'Honors' in Golf: What 'Having the Honor' Means

In golf, the honor, or "having the honor," refers to who tees off first on a hole. If you are the golfer in a match, in a competition or just among your group of buddies who, on a given hole, gets to hit the first drive, you "have the honor" or "have the honors" on that hole. That is the gist of it — the golfer who has the right to tee off first has the honor — but we'll go a little more in-depth, including into how it is determined to whom "the honor" belongs.

First, note that the term can be singular (the honor) or plural (having the honors); both are fine, and interchangeable. Also not that the term originated in the U.K., where it is spelled "honour."

'Honor' in the Rule Book, and Determining Who Has It

In the official Rules of Golf, "honor" is defined very simply as "the right of a player to play first from the teeing area."

So honor is about the order of play on a golf hole — the order in which golfers take turns playing strokes. Honors are addressed in Rule 6, which is titled "Playing a Hole," and, more specifically, under Rule 6.4, titled "Order of Play When Playing a Hole." That rule begins by stating "The order of play from the teeing area depends on who has the honour." (Our citations, in order keep things simpler, are all from the condensed Players Edition of the Official Rules of Golf.)

In both match play and stroke play, the honor on the first tee is determined either randomly (e.g., drawing lots, flipping a coin) or by mutual agreement among players ("go ahead, if you're ready you can tee off first").

But from the second through the 18th holes, honor is based on the outcome of the previous hole. And this is the way it works: The golfer who had the lowest score on the preceding hole tees off first. The golfer with the second-lowest score on the preceding holes tees off second. And so on.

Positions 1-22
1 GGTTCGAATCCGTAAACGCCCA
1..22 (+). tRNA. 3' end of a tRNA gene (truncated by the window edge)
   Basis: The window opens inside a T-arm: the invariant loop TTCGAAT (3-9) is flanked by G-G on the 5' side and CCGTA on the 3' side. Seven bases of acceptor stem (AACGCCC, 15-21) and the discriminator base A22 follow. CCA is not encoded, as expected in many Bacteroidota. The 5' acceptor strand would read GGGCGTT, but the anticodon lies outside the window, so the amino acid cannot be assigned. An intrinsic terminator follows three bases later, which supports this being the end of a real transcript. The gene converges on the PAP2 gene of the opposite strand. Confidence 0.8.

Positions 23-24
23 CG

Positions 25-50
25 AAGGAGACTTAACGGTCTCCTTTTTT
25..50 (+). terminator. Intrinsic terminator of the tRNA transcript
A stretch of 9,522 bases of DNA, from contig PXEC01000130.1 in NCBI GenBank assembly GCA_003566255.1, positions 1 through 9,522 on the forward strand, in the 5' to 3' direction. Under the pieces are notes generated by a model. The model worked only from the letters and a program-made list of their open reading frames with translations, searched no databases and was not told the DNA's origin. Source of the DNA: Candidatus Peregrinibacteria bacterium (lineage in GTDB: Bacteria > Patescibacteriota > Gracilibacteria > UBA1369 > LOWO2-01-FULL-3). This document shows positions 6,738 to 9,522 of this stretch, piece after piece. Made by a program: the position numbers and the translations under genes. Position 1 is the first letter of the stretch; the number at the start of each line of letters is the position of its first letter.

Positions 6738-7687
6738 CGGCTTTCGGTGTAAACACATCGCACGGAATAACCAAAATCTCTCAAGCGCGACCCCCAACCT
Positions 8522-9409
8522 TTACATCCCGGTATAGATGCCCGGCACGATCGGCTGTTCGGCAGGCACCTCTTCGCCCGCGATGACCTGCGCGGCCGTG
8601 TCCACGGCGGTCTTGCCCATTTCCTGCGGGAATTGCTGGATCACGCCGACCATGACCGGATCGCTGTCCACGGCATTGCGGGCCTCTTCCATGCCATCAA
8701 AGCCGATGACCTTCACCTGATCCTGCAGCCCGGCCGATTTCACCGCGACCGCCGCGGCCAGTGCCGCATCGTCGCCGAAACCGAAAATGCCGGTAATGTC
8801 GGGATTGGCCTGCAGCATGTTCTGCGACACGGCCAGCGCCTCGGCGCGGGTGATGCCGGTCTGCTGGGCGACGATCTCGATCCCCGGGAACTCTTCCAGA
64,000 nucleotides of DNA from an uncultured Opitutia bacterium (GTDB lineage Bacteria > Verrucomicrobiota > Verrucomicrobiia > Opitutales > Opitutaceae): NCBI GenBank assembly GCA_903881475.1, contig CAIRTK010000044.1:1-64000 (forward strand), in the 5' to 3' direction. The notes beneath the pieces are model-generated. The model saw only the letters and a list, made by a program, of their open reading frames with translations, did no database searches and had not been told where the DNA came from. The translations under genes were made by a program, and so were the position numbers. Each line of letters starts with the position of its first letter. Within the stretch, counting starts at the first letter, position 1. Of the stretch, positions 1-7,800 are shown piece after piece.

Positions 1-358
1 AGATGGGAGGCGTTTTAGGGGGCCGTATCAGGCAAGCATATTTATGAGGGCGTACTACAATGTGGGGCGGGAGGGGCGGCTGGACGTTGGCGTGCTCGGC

What about ties? In match play, the rule book states, "If the hole was tied, the player with the honour at the previous teeing area keeps it."

In the event of ties in stroke play, the rule book says, "If two or more players have the same score at a hole, they should play in the same order as at the previous teeing area."

Let's say on Hole 2, Golfer A makes 3, Golfer B scores 4 and Golfer C scores 5. Therefore, on the third hole, A tees off first, B second and C third. On the third hole, A makes 5, B scores 4 and C scores 4. Who tees off first on the fourth hole? In this example, Golfer B does. B and C tied for low score on the third hole with a four, but B had a lower score than C on the second hole, which gives B the honor in the case of their tie on Hole 3.

Also note that in stroke play, honor is based on gross scores even if handicaps are being used. In a handicap competition, net scores would determine the overall outcome, but gross scores still determine who has the honor on each tee.

In stroke play, golfers in a group can agree to play "ready golf." As it relates to having the honor on the tee, that means that golfers can tee off in order of readiness to play, rather than strictly adhering to honors, if all agree to do so.

Consult Rule 6.4 in the Official Rules of Golf for full details about the regulations around "having the honor."

How Old is 'Honor' as a Golf Term?

Very old. The Historical Dictionary of Golfing Terms (affiliate link) defines "honor" as "the privilege of driving off first from the tee, usually assigned at the first hole by lot, and thereafter belonging to the winner of each previous hole."

The earliest citation that reference books includes for "honor" is from an 1862 book. But the use of honor in its golf sense goes back much earlier than that. Just how far back is uncertain, but decades, at least — probably into the 1700s.

It's easy to understand why "having the honor" would develop very early in the game's history as a golf expression. Just picture four early, Scottish golfers out on the links with a little money riding on the game, and getting into an argument over which one of them gets to tee off first on the next hole.

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